Should government outsource censorship to Facebook and Twitter?

Originally Published in The Hill

Donald Trump’s Twitter account manages to create controversy even when he’s not tweeting. Over the last few weeks, many legal academics have accused the President of violating the First Amendment by blocking some critics from posting on @realDonaldTrump’s timeline. Their argument and a recent Supreme Court decision on free speech and social media create an even stronger case that all government accounts on social media with companies with discriminatory speech codes are unconstitutional.

Earlier this month, attorneys with the Knight First Amendment Institute at Columbia University wrote to the president on behalf of two Twitter users who were blocked by Trump’s account. They argued the account is a “designated public forum” for citizens to respond to the President. Knight Institute director Jameel Jaffer explained, “Having opened this forum to all comers, the president can’t exclude people from it merely because he dislikes what they’re saying.”

Last week, The Supreme Court unanimously invalidated a state law barring registered sex offenders from social media in Packingham v. North Carolina. The case strengthens the concept that social media is a “public forum.” Justice Anthony Kennedy’s opinion noted that a “fundamental principle of the First Amendment is that all persons have access to places where they can speak and listen.” He described “social media in particular” as one of the most “important places” for Americans to express these rights. His opinion emphasizes how citizens can interact with their public officials on social media, noting “on Twitter, users can petition their elected representatives and otherwise engage with them in a direct manner.”

 In fact, The U.S. General Services Administration advises government agencies to hold “Twitter Townhalls” where “agencies invite public engagement for a scheduled time period during which users can ask questions or find out more information about a topic via Twitter.” Lower courts have already ruled that government run social media accounts cannot censor comments.

James Cacheris, a federal judge for the Eastern District of Virginia, explained earlier this year in Davison v. Loudon County Board of Supervisors, that when the government “open[s] its social media websites to those wishing to post,” it “creates a limited public forum under the First Amendment” where viewpoint discrimination is prohibited.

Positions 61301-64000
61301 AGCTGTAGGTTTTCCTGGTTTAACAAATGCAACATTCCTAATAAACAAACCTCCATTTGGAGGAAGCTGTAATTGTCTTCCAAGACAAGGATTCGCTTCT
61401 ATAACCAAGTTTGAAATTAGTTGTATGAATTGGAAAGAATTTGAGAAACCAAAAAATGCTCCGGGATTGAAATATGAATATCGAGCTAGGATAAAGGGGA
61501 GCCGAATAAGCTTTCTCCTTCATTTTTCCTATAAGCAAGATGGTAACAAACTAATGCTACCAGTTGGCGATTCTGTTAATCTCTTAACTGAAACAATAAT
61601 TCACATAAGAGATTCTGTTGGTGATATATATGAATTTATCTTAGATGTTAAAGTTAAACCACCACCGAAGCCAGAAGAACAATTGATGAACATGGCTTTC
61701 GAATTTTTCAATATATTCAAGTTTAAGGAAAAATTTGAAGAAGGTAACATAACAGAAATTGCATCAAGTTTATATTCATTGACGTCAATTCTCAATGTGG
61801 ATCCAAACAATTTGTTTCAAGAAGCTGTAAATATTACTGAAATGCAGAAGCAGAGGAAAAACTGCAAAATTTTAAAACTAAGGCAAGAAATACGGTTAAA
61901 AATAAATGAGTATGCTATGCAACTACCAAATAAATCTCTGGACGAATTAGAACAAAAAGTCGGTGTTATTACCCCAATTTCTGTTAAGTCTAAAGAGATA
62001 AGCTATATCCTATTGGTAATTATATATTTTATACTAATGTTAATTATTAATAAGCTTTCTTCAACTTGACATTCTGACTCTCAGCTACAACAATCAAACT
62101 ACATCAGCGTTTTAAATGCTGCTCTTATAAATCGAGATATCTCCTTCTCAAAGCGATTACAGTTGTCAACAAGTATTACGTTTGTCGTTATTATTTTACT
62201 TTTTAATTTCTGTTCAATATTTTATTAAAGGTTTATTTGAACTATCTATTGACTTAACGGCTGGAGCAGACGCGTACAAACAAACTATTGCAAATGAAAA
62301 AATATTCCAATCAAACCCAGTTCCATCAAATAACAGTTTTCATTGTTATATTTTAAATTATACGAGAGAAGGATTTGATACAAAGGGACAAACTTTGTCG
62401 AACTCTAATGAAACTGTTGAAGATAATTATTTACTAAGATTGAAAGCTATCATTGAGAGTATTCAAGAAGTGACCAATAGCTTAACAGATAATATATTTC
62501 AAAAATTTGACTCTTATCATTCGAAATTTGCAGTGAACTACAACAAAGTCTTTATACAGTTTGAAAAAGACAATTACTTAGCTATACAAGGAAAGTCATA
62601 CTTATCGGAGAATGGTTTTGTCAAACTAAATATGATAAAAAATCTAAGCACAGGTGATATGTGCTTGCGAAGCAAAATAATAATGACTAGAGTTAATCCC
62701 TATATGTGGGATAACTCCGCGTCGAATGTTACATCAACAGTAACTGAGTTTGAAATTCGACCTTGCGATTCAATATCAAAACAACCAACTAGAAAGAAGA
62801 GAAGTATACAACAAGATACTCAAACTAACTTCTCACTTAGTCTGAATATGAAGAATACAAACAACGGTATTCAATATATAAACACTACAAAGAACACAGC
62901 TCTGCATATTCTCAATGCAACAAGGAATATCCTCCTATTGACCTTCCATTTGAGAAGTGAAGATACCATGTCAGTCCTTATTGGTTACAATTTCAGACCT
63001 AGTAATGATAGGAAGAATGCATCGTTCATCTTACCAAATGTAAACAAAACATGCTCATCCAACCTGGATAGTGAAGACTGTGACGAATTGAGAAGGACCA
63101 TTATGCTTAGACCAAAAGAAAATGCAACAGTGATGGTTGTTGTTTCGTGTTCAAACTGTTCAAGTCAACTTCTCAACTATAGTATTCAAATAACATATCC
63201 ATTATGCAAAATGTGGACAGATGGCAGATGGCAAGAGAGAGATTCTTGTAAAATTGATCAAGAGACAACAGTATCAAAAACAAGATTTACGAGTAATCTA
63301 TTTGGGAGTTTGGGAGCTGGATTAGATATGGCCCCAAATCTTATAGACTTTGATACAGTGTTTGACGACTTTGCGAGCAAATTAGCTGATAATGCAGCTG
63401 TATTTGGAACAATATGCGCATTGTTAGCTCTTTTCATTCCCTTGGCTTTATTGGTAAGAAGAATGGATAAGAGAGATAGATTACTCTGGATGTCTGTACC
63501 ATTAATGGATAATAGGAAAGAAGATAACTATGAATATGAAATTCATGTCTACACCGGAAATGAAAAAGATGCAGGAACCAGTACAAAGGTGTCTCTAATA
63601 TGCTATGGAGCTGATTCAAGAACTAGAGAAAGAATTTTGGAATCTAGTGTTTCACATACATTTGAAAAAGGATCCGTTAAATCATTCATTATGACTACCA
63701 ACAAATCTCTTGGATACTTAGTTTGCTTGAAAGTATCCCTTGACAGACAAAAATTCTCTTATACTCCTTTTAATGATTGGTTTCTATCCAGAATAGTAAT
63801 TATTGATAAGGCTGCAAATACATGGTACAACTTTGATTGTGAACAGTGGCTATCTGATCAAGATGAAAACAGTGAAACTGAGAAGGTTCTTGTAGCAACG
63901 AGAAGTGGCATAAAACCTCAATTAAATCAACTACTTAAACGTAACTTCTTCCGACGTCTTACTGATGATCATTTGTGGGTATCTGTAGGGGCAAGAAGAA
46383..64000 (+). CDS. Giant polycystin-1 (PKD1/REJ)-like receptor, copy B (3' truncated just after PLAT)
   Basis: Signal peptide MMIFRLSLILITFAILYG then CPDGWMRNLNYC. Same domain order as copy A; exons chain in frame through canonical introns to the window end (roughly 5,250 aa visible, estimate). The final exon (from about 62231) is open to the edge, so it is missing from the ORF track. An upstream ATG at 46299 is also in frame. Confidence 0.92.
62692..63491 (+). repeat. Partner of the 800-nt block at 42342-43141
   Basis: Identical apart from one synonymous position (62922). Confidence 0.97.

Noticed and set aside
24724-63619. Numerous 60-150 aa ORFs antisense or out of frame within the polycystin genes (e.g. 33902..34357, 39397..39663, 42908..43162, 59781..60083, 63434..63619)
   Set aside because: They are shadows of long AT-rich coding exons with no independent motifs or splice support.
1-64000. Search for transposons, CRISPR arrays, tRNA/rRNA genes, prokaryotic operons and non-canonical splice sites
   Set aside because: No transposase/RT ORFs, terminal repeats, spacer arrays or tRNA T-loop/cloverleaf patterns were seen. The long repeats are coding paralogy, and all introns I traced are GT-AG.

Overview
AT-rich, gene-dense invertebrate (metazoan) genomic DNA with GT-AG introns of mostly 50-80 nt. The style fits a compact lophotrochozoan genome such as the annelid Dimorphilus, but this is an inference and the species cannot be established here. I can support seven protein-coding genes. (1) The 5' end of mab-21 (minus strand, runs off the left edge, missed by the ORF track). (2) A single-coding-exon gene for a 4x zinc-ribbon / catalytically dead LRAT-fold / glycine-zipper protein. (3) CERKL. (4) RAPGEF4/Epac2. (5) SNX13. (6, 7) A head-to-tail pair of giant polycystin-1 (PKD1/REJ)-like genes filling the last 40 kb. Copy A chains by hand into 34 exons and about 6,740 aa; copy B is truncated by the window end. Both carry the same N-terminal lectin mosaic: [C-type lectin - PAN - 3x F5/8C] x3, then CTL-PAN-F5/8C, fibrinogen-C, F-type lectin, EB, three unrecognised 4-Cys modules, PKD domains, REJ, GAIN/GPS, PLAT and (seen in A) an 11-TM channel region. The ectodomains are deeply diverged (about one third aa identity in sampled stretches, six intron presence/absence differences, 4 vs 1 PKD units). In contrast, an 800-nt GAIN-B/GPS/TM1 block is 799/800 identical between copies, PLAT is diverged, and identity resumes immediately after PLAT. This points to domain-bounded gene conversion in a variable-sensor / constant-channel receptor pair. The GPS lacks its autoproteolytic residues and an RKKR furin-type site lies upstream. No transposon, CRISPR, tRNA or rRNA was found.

This ruling does not necessarily prohibit President Trump from blocking his Twitter antagonists. UCLA law professor and Washington Post legal blogger Eugene Volokh argues that the Trump is not acting as a government official with his private account, as opposed to the official @POTUS handle. However, he acknowledges it is unsettled law and ultimately “the question is whether Trump is acting as Trump-the-man and not Trump-the-government-official in running.”
Whether or not the @realDonaldTrump can block accounts is an interesting, but relatively trivial, issue. However, these recent cases could have a far more consequences for Twitter and Facebook’s speech policies. Both companies prohibit “hate speech,” even when not accompanied with harassment or threats. These policies would be unconstitutional if enforced by the government.
While Twitter and Facebook are private companies, the state effectively adopts their unconstitutional speech restrictions when government agencies and public employees conduct official business on the platforms. Conservatives have accused Facebook and Twitter of suspending accounts for taking merely taking strong stances against refugee admissions and illegal immigration. Congressmen have held Twitter town halls on these very topics, which effectively excluded citizens who Twitter kicked off. Even if these complaints are unfounded and the platforms only censored extremist and Alt-Right accounts, those users still have the constitutional right to interact with their government officials.
While the First Amendment rarely applies to non-state actors, the government cannot delegate censorship to a private party. For example, a church or private club have the right to kick out its members for advocating legalized abortion. However, if a city council rented a church or clubhouse for a town hall, the city could not prohibit the pro-choicer from attending the meeting and advocating his policies on the grounds that it is just following a private organization’s policies. Either everyone would be allowed to attend the town hall, or the city would have to find another venue.
It’s no different when the government uses social media to host virtual town halls with its citizens. Social media platforms must change their speech policies or the courts should tell the government to “delete your account.”


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